Streams are my Reality

At some point in life of a Ruby on Rails app comes the point where a user or admin needs to download data. This is often done in the form of CSV or JSON downloads.

At this year’s Ruby on Ice conference Tessi presented a way to stream CSV or JSON data directly from PostgreSQL to the client. This avoids processing data in Ruby and enables us to reach far better performance. And as a bonus on top of this, streaming keeps the connection to the user’s browser alive. This avoids timeouts which load balancers may trigger to kill seemingly dead connections.

Watch the 5 minute summary video, or read on for more information:

The usual way to do downloadsLink to section

Doing downloads the usual “rails way”, one could have a route pointing to a controller action which crafts the data to be downloaded and then sends it through the wire.

class UsersController < ApplicationController
  def index
    @users = User.where(deleted_at: nil)

    respond_to do |format|
      format.csv { render_csv }
    end
  end

  private

  def render_csv
    send_data MyCsvService.call(@user),
              filename: 'users.csv'
  end
end

This piece of code is readable, fast to develop, and convenient to test. There is a caveat though: we need to prepare the data before sending it. Users however won’t see any indication of progress until the service finished generating the file and their client may even timeout if this take too long.

An attempt to defer download generationLink to section

We could defer generating the data into a background process (like Sidekiq) and notify the user when their download is ready. This brings the advantage of a fast response to the download request and is in fact what many websites do.

The drawbacks need to be weighted in though:

  • the user needs to do more to receive the data (click a button, wait for a notification, act on that notification)
  • it requires significantly more code (background service, notification sending mechanism, storing the generated file, offering the download of the generated file)
  • it yields more edge cases: What if the user double clicks the download generation? What if the user cannot look into their mail at the moment? The stored downloads require disk space and need access control (so that only authorized users can access them).

Streaming downloads to the userLink to section

Instead, we propose to instantly deliver the file to the user by streaming the data. This avoids the complexity of background processes and prevents eventual timeouts since there are always bits streamed over the HTTP connection.

Streaming data is already possible in Rack applications. For example streaming all numbers up to infinity:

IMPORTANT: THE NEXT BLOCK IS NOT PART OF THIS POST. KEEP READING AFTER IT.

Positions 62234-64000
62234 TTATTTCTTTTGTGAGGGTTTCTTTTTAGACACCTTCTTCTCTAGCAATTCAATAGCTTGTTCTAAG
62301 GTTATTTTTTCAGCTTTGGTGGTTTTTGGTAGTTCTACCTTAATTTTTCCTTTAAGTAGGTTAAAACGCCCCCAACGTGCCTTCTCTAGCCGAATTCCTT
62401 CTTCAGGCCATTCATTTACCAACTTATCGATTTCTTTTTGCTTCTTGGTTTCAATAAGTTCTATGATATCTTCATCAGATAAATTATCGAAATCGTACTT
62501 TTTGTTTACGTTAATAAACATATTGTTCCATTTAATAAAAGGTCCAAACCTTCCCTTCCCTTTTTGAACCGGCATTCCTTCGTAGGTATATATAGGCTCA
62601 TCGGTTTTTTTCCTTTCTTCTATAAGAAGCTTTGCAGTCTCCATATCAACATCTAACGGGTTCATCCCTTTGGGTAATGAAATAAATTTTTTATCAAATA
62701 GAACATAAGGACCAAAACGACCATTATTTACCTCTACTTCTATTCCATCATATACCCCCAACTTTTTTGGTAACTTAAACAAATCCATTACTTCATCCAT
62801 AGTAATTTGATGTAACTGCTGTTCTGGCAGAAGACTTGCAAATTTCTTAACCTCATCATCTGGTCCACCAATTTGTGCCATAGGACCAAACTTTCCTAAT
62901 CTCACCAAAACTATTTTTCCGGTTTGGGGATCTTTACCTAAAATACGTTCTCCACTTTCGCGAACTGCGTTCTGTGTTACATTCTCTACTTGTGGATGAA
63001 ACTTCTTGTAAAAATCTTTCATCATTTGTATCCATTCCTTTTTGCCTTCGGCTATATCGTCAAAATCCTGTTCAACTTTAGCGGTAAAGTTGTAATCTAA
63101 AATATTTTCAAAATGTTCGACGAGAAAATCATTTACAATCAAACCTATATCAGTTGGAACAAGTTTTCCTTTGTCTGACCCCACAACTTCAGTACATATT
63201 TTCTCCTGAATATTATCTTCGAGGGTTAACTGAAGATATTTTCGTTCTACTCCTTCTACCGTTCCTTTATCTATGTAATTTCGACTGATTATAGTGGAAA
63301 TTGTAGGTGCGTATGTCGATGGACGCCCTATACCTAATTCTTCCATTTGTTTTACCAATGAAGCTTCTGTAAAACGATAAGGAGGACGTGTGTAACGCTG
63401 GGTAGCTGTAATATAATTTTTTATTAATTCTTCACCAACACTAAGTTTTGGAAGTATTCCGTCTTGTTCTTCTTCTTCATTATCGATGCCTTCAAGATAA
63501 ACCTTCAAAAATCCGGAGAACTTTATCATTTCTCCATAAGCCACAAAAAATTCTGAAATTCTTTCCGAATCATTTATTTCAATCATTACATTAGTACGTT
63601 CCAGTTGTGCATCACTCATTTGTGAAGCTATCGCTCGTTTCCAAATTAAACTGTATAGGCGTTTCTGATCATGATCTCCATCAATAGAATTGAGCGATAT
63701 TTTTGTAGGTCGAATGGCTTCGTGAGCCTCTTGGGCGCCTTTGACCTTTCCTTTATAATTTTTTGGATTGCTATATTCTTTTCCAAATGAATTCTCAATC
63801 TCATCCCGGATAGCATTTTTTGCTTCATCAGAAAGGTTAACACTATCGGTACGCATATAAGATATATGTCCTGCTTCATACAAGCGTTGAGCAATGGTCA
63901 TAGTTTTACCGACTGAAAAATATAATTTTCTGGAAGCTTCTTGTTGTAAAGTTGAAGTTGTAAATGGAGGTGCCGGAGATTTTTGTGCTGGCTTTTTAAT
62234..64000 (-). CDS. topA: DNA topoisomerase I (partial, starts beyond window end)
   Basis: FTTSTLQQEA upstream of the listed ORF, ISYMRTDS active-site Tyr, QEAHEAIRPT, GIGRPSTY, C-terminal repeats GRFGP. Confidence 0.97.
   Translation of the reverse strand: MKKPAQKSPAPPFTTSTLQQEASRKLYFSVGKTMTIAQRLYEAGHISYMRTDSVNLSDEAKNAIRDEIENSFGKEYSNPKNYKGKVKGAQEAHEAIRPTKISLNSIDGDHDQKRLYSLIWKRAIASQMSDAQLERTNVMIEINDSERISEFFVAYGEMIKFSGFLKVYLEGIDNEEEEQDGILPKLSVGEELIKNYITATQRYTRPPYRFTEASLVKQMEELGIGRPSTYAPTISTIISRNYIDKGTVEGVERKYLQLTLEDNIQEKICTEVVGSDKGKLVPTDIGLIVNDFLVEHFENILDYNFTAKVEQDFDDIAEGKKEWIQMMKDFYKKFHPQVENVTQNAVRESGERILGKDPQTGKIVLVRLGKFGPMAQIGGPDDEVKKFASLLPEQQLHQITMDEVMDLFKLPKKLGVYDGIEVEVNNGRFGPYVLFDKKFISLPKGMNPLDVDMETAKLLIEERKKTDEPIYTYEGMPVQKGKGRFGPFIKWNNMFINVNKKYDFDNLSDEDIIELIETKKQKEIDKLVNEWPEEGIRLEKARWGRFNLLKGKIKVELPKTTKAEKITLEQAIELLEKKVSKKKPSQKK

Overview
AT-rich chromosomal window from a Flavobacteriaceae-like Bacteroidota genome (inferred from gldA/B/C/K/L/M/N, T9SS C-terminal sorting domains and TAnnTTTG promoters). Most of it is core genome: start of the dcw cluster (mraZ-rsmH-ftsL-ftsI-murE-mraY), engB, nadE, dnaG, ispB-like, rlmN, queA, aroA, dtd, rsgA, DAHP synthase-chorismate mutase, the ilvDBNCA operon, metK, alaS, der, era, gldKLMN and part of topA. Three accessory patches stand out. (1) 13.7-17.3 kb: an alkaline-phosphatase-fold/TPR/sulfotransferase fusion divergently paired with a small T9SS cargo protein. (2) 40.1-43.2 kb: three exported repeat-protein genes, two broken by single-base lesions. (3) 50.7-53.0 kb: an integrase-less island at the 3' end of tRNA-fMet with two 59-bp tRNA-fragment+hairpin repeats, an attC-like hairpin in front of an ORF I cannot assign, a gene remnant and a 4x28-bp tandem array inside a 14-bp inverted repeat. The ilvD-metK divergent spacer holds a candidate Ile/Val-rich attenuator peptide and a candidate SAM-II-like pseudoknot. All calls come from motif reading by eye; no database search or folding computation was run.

class UsersController < ApplicationController
  # ...

  private

  def render_csv
    # we need to set some headers, which we skip here for brevity
    # headers[...] = ...
    enum = (1..Float::INFINITY).lazy.map {|i| sleep(1); "#{i}\n"}
    send_data enum, filename: 'users.csv'
  end
end

To use this trick for CSV downloads, we need to change our CSV generation service to implement each (which returns an Enumerator when called without a block).

class UsersController < ApplicationController
  # ...

  private

  def render_csv
    # headers[...] = ...

    send_data MyCsvService.new(@user).each,
              filename: 'users.csv'
  end
end

Problem solved \o/ With little changes to our code, we are streaming data to the users.

But can do this even faster?

Let PostgreSQL build our streamLink to section

We are fans of the PostgreSQL database. As it turns out, PostgreSQL already knows a way to stream query results direcly to applications: the COPY command.

COPY moves data between PostgreSQL tables and standard file-system files

Our apps run on UNIX operating systems where everything is a file ‒ including sockets to our application.

Leveraging this fact, we built a Ruby gem called sql_to_csv_stream (which, albeit the name, also streams JSON...). You can give it a Rails scope (or any SQL) and it wraps the result to be streamable.

To use it in your Rails app, first enable Rails support:

# in an initializer if using Rails

require 'sql_to_csv_stream'
SqlToCsvStream.register_rails_renderer

Then change your controller action to:

class UsersController < ApplicationController
  def index
    @users = User.where(deleted_at: nil)

    respond_to do |format|
      format.csv do
        render csv_stream: @users, filename: 'users.csv'
      end
      format.json do
        render json_stream: @users, filename: 'users.json'
      end
    end
  end
end

That’s it! From just a user relation, we can stream the results directly to the user. You can of course modify what exactly is send to the user by adapting the relation (e.g. renaming columns, or scoping to only certain records).

Performance-wise, this improves our download quite a bit (data measured in a real world app and a complicated SQL query):

way of generating the download file size speed total download time
Stream with Ruby Service 74MB 429 KB/s 3m 7s
Streaming our gem 74MB 691 KB/s 1m 47s
Streaming our gem (zipped) 6MB 70 KB/s 1m 35s
Streaming our gem (simple query) 86MB 6210 KB/s 14s
Streaming our gem (simple, zipped) 14MB 3022 KB/s 4s

We presented a way to stream downloads directly from PostgreSQL to the user. Using sql_to_csv_stream, streaming is easy to integrate into existing Rails apps. We are in fact already using this approach in several apps in production.

This makes streams my reality 🎶

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